Mind with No Brain -The Microbe “Brain” – Sensory, Neuronal, Attributes of Microbes

People work together in a committee to solve problems, speaking and listening to each other, analyzing and synthesizing data, then eventually come together to speak as one voice.

The brain does the same thing. It receives a variety of sensory information, then synthesizes and analyzes the data by sending it into various centers and loops.  It then determines a course of action and communicates with others.

The microbe seems to do much of this without neurons and a brain.  Individual microbes solve complex problems, such as locating food, evading predators, and communicating for complex group activity.   Microbes carry out these functions using at least six capacities that we have traditionally attributed only to brains:

  1. Microbes have specialized parts of their cell membrane that act as sensory organs, sending information to be processed into the cell when mechanically or chemically stimulated. This sensory information triggers responses. Recently a hexagonal honeycomb lattice receptor in microbes was described showing great chemical sensitivity and an intricate structure of thousands of receptor molecules that trigger a wide range of responses to chemical changes.  This process is analogous to what happens in the brain when stimulated sensory neurons send information to other neurons, which in turn stimulate action.
  2. Varied Cilia in Bacteria

     Microbes send electrical signals within the cell.  A microbe bumps into a wall and an electrical current travels immediately from one part of the cell to another. This current changes the beat of the microbe’s motor, called the cilia, which alters its course. This electrical signal is like those used by neurons to send information throughout the brain.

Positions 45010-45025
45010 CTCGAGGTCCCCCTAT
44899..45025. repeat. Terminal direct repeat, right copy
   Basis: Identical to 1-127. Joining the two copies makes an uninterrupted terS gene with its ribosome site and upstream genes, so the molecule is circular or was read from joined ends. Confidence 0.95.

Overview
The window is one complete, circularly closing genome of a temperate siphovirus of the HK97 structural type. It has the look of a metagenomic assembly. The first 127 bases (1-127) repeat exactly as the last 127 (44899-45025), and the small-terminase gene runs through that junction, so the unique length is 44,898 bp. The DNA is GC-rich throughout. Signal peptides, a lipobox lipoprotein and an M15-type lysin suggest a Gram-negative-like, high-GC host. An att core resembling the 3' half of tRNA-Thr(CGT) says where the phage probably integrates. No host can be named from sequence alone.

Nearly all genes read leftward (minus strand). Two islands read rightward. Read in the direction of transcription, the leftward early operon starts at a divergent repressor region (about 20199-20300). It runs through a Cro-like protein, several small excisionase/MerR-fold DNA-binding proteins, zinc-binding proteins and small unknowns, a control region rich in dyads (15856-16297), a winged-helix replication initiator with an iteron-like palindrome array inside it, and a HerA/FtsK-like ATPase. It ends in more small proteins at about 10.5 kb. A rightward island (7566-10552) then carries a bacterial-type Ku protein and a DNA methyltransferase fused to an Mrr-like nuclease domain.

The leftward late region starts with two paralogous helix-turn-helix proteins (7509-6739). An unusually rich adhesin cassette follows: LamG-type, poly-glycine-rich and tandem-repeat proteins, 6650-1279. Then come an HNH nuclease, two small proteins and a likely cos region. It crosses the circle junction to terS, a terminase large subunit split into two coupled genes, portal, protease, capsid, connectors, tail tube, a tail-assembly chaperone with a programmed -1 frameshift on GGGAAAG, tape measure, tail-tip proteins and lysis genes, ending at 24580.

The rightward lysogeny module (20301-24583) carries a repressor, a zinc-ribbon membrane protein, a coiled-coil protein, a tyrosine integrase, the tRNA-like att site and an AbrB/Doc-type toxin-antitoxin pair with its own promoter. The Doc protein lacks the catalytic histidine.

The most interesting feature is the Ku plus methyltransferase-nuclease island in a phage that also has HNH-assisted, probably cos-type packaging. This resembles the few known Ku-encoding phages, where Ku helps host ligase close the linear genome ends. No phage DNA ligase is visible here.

3. Microbes move using contractile proteins. Contractile proteins interact to move and spread neurons in the developing brain.  Also, contractile proteins are crucial in building the connections to other cells through dendrites and axons.
  4. Microbes secrete chemicals to communicate with other cells, immobilize other cells, kill and eat prey, and form together for group behavior such as building slime mold structures.  Similarly, neurons signal each other with chemicals as well as with electricity.  Neurons also secrete hormones that travel throughout the body to trigger responses from multiple cells.
  5. Microbes respond simultaneously to temperature, chemicals, and the touch of other cells. They make decisions about which way to move and what to do next; they successfully integrate multiple sources of sensory information. In the brain, decisions are also made based upon multiple sensory inputs through complex nervous system networks.
  6. Microbes act like individuals when not responding to sensory stimuli from the environment. They respond to internal clocks with some behaviors triggered by the time of day. They can move without outside stimulation, for example when searching for food. Brains also respond to internal clocks and show individual behavior when not responding to others.

In an excellent and provocative book on the world of the cell, Wetware, the biologist Dennis Bray describes the cellular functions so well that he was criticized for implying that microbes are sentient.  He explains that although microbes appear to have sentience he thinks all of these functions can be explained with “wet” computer mechanisms.

But is this so? Can we really explain all of the abilities, or brain-like circuits, of the microbe in computer terms?  Is it not also possible that some of this capacity is a form of sentience that facilitates these complex decisions and responses?